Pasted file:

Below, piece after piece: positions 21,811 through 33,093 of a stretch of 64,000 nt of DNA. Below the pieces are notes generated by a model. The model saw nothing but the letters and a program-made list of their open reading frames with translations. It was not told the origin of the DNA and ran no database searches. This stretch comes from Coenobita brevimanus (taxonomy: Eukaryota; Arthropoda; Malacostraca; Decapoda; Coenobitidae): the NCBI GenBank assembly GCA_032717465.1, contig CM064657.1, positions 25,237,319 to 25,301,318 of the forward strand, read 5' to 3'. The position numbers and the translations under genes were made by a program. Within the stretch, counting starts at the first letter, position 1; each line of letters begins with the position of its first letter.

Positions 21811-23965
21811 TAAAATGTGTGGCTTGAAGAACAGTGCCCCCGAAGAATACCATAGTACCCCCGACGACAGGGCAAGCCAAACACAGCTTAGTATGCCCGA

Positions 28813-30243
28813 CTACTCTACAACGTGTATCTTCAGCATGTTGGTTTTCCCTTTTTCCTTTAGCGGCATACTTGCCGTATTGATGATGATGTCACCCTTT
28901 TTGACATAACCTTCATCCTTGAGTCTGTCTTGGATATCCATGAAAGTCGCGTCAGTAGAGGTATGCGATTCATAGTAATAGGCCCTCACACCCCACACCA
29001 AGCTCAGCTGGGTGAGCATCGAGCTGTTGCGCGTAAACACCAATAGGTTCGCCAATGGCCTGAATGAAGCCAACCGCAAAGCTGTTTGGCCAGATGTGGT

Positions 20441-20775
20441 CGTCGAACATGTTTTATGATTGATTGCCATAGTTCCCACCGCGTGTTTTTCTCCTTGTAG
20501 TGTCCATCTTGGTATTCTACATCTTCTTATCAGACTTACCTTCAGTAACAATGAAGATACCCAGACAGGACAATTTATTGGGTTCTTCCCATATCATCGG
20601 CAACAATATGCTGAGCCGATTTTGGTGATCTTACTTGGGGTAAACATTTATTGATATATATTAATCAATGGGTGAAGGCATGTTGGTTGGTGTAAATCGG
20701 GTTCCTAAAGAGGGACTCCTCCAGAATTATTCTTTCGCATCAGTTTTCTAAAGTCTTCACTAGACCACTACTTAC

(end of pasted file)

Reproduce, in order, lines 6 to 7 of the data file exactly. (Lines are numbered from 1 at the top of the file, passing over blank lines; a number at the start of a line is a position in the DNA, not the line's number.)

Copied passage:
28901 TTGACATAACCTTCATCCTTGAGTCTGTCTTGGATATCCATGAAAGTCGCGTCAGTAGAGGTATGCGATTCATAGTAATAGGCCCTCACACCCCACACCA
29001 AGCTCAGCTGGGTGAGCATCGAGCTGTTGCGCGTAAACACCAATAGGTTCGCCAATGGCCTGAATGAAGCCAACCGCAAAGCTGTTTGGCCAGATGTGGT